for-phone-onlyfor-tablet-portrait-upfor-tablet-landscape-upfor-desktop-upfor-wide-desktop-up

U.S. implements plan to send Mexican asylum seekers to Guatemala

NEW YORK (Reuters) - Mexicans seeking asylum in the United States could be sent to Guatemala under a bilateral agreement signed by the Central American nation last year, according to documents sent to U.S. asylum officers in recent days and seen by Reuters.

FILE PHOTO: Guatemalan migrants walk on the tarmac after being deported from U.S., at La Aurora International airport in Guatemala City, Guatemala November 21, 2019. REUTERS/Luis Echeverria

In a Jan. 4 email, field office staff at the U.S. Citizenship and Immigration Services (USCIS) were told Mexican nationals will be included in the populations “amenable” to the agreement with Guatemala.

The agreement, brokered last July between the administration of Republican President Donald Trump and the outgoing Guatemalan government, allows U.S. immigration officials to send migrants requesting asylum at the U.S.-Mexican border to apply for protection in Guatemala instead.

Mexico objects to the plan, its foreign ministry said in a statement late on Monday, adding that it would be working with authorities to find “better options” for those that could be affected.

Trump has made clamping down on unlawful migration a top priority of his presidency and a major theme of his 2020 re-election campaign. His administration penned similar deals with Honduras and El Salvador last year.

U.S. Democrats and pro-migrant groups have opposed the move and contend asylum seekers will face danger in Guatemala, where the murder rate is five times that of the United States, according to 2017 data compiled by the World Bank. The country’s asylum office is tiny and thinly staffed and critics have argued it lacks the capacity to properly vet a significant increase in cases.

Guatemalan President-elect Alejandro Giammattei, who takes office this month, has said he will review the agreement.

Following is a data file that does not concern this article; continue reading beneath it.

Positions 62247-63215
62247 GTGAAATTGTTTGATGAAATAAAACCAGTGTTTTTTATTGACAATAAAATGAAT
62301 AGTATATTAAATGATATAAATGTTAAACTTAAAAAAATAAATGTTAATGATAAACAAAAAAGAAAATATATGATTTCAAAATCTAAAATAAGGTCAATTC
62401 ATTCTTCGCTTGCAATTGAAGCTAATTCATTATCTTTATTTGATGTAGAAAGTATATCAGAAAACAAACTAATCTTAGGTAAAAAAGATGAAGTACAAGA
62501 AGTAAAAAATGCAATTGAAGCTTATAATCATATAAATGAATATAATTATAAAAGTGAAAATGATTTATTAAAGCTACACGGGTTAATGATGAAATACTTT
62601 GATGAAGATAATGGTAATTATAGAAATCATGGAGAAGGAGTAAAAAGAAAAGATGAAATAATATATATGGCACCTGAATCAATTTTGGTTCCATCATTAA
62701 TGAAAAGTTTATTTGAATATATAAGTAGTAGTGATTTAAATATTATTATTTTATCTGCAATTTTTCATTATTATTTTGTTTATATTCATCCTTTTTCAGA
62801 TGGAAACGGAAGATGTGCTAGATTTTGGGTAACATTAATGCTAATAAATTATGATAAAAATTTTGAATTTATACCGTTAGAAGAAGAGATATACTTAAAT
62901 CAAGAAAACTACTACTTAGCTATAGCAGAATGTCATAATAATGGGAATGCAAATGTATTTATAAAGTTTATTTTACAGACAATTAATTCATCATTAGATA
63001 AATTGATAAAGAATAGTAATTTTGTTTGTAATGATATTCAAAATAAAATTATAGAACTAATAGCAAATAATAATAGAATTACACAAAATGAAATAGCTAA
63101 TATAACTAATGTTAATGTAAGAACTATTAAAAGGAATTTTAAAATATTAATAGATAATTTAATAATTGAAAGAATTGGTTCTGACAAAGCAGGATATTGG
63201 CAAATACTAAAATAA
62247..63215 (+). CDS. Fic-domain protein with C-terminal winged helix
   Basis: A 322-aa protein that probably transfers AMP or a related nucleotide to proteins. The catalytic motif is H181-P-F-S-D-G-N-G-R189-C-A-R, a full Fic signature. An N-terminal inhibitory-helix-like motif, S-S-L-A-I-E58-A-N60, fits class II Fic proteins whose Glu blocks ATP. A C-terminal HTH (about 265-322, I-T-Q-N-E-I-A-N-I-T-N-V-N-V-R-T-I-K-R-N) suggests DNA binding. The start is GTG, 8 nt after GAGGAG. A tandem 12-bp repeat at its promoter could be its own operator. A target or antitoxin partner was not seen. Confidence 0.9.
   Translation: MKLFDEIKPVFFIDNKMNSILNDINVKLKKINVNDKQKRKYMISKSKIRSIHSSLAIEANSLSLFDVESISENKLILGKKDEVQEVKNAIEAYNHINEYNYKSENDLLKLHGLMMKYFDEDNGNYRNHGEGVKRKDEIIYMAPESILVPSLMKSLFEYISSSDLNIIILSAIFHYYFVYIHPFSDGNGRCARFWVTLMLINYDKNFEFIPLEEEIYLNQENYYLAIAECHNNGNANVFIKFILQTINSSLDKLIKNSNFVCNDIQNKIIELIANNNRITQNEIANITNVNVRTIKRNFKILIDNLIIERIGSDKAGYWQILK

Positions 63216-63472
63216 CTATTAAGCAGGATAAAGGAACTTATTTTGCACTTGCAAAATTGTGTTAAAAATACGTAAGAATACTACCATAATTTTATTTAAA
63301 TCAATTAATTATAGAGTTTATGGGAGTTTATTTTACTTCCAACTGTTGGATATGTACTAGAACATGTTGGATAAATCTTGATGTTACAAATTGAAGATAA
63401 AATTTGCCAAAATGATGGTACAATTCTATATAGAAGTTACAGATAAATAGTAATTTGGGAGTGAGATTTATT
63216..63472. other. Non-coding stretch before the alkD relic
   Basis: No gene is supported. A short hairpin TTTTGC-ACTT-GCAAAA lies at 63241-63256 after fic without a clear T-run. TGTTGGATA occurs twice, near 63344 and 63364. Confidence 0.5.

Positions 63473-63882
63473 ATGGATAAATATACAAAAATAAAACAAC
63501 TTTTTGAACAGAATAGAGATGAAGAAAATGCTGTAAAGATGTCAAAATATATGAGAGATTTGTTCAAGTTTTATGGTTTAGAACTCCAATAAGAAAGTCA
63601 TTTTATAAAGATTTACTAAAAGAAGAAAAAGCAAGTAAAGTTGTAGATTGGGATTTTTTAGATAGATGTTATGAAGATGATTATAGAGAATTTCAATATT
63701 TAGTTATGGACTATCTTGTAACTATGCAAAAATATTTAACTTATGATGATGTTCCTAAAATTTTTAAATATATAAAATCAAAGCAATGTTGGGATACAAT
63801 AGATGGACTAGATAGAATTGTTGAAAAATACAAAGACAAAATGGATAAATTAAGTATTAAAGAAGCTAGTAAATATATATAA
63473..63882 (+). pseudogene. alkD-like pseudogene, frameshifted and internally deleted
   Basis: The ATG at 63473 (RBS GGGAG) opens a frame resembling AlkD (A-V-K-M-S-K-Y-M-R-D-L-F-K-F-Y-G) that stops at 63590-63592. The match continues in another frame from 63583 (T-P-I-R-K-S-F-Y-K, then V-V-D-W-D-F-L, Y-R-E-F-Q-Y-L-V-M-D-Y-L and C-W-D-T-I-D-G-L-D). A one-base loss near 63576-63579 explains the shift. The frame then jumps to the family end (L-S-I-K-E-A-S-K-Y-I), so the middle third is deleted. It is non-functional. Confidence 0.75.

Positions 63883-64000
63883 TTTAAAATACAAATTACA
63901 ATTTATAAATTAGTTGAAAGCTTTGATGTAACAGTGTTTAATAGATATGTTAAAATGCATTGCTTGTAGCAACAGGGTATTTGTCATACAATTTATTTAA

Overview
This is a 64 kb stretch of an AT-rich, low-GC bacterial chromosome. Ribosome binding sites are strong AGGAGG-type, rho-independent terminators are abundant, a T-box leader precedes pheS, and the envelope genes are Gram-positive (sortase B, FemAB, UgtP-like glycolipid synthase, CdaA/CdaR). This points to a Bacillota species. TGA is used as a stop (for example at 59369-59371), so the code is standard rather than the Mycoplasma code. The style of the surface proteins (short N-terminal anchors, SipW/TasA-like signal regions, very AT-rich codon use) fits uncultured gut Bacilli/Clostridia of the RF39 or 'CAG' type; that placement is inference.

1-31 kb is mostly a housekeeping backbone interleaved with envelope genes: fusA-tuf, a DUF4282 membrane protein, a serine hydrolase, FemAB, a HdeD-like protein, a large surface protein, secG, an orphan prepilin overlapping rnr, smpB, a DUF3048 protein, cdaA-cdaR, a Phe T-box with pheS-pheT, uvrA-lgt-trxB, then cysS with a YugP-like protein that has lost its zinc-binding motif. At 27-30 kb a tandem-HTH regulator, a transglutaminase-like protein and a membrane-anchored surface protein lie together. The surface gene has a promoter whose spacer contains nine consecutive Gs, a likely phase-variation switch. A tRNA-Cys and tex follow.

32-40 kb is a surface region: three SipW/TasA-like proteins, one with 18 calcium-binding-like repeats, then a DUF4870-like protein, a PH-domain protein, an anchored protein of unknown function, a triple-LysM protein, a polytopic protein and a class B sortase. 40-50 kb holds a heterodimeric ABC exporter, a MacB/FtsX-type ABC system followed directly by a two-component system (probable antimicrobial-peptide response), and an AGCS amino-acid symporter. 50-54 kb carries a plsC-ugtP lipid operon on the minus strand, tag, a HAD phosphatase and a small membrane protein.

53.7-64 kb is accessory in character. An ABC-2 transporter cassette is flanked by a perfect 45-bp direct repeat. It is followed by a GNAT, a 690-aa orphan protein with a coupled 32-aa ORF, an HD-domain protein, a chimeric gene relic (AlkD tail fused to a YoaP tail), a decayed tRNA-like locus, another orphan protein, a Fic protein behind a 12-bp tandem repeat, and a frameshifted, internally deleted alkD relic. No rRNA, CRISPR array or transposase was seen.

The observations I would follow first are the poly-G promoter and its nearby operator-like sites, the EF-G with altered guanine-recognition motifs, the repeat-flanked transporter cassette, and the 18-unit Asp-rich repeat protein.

Related Coverage

Acting Deputy U.S. Department of Homeland Security (DHS) Secretary Ken Cuccinelli said in a tweet in December that Mexicans were being considered for inclusion under the agreement.

USCIS referred questions to DHS, which referred to Cuccinelli’s tweet. Mexico’s foreign ministry did not immediately respond to requests for comment.

Alejandra Mena, a spokeswoman for Guatemala’s immigration institute, said that since the agreement was implemented in November, the United States has sent 52 migrants to the country. Only six have applied for asylum in Guatemala, Mena said.

On Monday, an additional 33 Central American migrants arrived on a flight to Guatemala City, she said.

Unaccompanied minors cannot be sent to Guatemala under the agreement, which now applies only to migrants from Honduras, El Salvador and Mexico, according to the guidance documents. Exceptions are made if the migrants can establish that they are “more likely than not” to be persecuted or tortured in Guatemala based on their race, religion, nationality, membership in a particular social group, or political opinion.

Numbers of Central American migrants apprehended at the border fell sharply in the second part of 2019 after Mexico deployed National Guard troops to stem the flow, under pressure from Trump.

Overall, border arrests are expected to drop again in December for the seventh straight month, a Homeland Security official told Reuters last week, citing preliminary data.

The U.S. government says another reason for the reduction in border crossings is a separate program, known as the Migrant Protection Protocols, that has forced more than 56,000 non-Mexican migrants to wait in Mexico for their U.S. immigration court hearings.

With fewer Central Americans at the border, U.S. attention has turned to Mexicans crossing illegally or requesting asylum. About 150,000 Mexican single adults were apprehended at the border in fiscal 2019, down sharply from previous decades but still enough to bother U.S. immigration hawks.

Reporting by Mica Rosenberg in New York; Additional reporting by Ted Hesson in Washington D.C., Jeff Abbott in Guatemala City and Diego Ore in Mexico City; Editing by Dan Grebler and Richard Chang

for-phone-onlyfor-tablet-portrait-upfor-tablet-landscape-upfor-desktop-upfor-wide-desktop-up